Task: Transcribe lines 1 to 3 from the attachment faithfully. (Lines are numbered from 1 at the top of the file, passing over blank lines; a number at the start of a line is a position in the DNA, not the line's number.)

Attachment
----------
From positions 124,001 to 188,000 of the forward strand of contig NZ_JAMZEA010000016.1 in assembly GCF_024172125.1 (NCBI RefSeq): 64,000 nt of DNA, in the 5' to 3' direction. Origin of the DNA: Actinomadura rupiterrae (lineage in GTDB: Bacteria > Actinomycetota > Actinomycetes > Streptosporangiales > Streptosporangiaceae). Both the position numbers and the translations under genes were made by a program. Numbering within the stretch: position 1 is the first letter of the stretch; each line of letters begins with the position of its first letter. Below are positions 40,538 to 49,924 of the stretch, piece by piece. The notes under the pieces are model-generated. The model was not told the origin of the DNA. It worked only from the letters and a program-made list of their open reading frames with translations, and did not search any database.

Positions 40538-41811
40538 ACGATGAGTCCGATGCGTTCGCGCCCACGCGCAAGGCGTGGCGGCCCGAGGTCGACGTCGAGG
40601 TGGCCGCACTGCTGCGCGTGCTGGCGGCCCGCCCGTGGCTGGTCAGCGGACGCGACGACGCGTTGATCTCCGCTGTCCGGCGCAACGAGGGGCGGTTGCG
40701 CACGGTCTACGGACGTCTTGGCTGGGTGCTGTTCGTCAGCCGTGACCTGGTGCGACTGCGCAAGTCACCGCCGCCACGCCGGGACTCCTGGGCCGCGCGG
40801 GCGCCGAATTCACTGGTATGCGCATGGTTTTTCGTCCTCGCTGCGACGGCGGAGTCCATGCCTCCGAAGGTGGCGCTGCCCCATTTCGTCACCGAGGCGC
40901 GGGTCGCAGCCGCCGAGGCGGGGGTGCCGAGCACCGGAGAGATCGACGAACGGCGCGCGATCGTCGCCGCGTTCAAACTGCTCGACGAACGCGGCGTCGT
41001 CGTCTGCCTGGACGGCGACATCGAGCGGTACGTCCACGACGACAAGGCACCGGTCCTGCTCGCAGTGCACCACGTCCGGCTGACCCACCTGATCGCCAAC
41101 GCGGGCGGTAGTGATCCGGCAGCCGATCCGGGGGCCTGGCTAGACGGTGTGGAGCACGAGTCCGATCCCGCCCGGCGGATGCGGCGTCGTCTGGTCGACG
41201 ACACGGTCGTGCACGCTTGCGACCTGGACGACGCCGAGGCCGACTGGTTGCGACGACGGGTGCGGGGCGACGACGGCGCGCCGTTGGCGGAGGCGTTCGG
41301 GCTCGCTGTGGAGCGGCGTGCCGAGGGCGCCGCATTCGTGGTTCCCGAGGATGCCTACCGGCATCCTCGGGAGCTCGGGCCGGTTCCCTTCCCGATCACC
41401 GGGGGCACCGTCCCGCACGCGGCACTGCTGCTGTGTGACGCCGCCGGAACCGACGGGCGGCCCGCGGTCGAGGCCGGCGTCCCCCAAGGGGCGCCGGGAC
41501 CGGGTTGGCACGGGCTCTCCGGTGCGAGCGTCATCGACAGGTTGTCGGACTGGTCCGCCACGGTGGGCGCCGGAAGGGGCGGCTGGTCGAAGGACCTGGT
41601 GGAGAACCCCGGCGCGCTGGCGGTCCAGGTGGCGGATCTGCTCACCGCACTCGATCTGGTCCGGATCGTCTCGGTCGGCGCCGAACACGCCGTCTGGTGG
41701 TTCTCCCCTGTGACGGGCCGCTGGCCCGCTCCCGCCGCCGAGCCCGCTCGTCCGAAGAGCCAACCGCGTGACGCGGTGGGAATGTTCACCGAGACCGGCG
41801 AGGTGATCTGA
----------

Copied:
From positions 124,001 to 188,000 of the forward strand of contig NZ_JAMZEA010000016.1 in assembly GCF_024172125.1 (NCBI RefSeq): 64,000 nt of DNA, in the 5' to 3' direction. Origin of the DNA: Actinomadura rupiterrae (lineage in GTDB: Bacteria > Actinomycetota > Actinomycetes > Streptosporangiales > Streptosporangiaceae). Both the position numbers and the translations under genes were made by a program. Numbering within the stretch: position 1 is the first letter of the stretch; each line of letters begins with the position of its first letter. Below are positions 40,538 to 49,924 of the stretch, piece by piece. The notes under the pieces are model-generated. The model was not told the origin of the DNA. It worked only from the letters and a program-made list of their open reading frames with translations, and did not search any database.

Positions 40538-41811
40538 ACGATGAGTCCGATGCGTTCGCGCCCACGCGCAAGGCGTGGCGGCCCGAGGTCGACGTCGAGG